Welcome to Give Me Dignity, and thanks for taking the time to visit our website. Behind every passion there is a story, and indulge me while I share mine, and that of GMD.
I migrated to the US from Jamaica where I was born and had spent my formative years. Yes, we were poor, and though by no means were we at the bottom of the barrel, I had seen my share of abject poverty. Never, however, had I seen a homeless person, or even knew homelessness was a condition. Imagine my horror when having moved to Brooklyn, New York I saw homeless people—men and women.
The odd brain with which I’m blessed worried not about the cold or the lack of food or the lack of a bed but rather on what homeless women did “at that time of the month.” I had just seen a woman, padded with all her earthly belongings that made her look like a rancid version of the Pillsbury Doughboy, and wondered how she could ever maintain her dignity when she would have to peel years of life from her back just to change her pad, assuming she had access to pads of course.
The thought lagged wherever I went: Australia, Austria, London, France, Spain, wherever. It accompanied my relationships, was there in university, present for through the raising of my girls, it was always there. Then in 2009, it became more than a thought, it became the prevailing thought. Like so many folks across the globe really, I had been blessed with a layoff from a job I enjoyed but with which I was starting to feel too familiar. Opportunities came knocking, folks came calling but I hadn’t the urge to explore anything other than finding out what homeless women did do ‘at that time of the month.’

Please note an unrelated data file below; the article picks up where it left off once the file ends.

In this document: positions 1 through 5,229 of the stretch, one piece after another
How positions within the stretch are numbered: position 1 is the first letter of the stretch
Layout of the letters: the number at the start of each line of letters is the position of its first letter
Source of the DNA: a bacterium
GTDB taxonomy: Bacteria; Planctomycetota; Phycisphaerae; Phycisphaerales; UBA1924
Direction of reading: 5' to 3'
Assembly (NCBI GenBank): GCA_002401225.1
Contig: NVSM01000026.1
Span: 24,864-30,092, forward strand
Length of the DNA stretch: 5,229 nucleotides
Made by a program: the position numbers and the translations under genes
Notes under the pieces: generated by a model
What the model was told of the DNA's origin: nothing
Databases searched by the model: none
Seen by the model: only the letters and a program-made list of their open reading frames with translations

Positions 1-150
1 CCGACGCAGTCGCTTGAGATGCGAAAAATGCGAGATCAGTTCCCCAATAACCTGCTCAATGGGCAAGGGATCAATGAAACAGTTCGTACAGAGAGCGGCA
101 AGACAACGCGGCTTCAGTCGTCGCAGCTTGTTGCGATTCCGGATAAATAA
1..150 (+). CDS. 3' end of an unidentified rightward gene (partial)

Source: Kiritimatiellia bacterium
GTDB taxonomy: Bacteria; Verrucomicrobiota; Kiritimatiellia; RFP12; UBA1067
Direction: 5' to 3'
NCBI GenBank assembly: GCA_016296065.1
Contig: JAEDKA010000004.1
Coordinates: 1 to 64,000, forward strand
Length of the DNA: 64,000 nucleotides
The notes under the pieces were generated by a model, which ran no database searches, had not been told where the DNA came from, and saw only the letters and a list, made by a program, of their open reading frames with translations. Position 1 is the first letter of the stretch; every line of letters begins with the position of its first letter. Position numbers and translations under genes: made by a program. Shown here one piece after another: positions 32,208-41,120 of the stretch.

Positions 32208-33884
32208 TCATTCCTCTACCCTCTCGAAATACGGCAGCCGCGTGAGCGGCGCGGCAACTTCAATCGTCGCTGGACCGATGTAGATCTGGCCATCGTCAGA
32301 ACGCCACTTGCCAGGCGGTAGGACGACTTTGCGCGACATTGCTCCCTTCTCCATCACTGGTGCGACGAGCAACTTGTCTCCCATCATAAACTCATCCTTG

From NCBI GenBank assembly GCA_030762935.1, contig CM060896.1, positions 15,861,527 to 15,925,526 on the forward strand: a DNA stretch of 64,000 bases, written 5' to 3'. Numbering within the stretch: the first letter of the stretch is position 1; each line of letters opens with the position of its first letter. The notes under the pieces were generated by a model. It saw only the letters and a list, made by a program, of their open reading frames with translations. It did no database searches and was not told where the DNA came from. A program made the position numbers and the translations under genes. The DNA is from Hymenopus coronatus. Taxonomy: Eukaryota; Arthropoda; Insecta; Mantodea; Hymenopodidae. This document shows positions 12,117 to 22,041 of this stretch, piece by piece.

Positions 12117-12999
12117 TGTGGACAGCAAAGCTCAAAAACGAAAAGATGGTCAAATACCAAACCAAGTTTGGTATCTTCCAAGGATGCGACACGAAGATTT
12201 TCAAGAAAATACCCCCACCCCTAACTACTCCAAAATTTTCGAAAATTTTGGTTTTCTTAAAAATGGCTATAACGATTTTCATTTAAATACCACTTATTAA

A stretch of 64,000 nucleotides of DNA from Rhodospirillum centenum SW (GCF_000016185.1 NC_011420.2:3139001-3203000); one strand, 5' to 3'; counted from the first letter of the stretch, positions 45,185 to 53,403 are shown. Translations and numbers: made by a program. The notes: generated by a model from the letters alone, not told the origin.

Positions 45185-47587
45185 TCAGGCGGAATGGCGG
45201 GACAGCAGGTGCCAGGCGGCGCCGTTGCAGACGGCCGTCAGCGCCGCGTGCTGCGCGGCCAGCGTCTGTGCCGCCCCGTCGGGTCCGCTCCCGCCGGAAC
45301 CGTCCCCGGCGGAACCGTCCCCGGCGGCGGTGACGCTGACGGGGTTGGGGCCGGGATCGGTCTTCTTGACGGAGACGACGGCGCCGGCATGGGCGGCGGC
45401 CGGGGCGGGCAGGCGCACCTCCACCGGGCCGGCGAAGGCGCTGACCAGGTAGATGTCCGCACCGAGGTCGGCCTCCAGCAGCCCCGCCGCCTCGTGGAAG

I found that they used whatever was available: dirty paper towel, rags, newspaper, nothing. Then my daughter returned from Australia. I met her at MIA and having not seen her in a year, all I wanted to do was hug and squeeze her back into the familiarity of my arms. I reached; she recoiled. “What’s the matter I asked?” “Don’t touch me!” she said. See, she was in the middle of her cycle and the nearly 20-hour trek from Sydney to Miami had left her feeling dirty and disgusting. But alas, she could do something about it!
And there it was, I would start a charity that helped a woman, regardless of her situation, have access to the basic necessities during her menstrual cycle, a program that would help a woman satisfy that urge to just feel fresh during her period. We all have that feeling; we don’t all have the means to achieve.
Give Me Dignity was born. And now it’s growing to include another very close and personal issue: Childhood Sexual Abuse. As a survivor, it is my responsibility to help shed light on the pervasiveness of the problem in my beloved Jamaica, and to offer preventive steps as well as rehabilitation/resources for those already affected. Having written a book, Everyday Jamaica: Culture of Complicity, on my experiences, I know first hand the healing power of therapy and support, and hope to impart the same on my sisters and brothers touched by the evil hand of molestation, incest and rape.
I hope you join me in helping to stem the tide of abuse in Jamaica and the Caribbean, and that you also see fit to help restore dignity to a woman in need, especially during her menstrual cycle.
Wishing you a life of dignity, peace and love!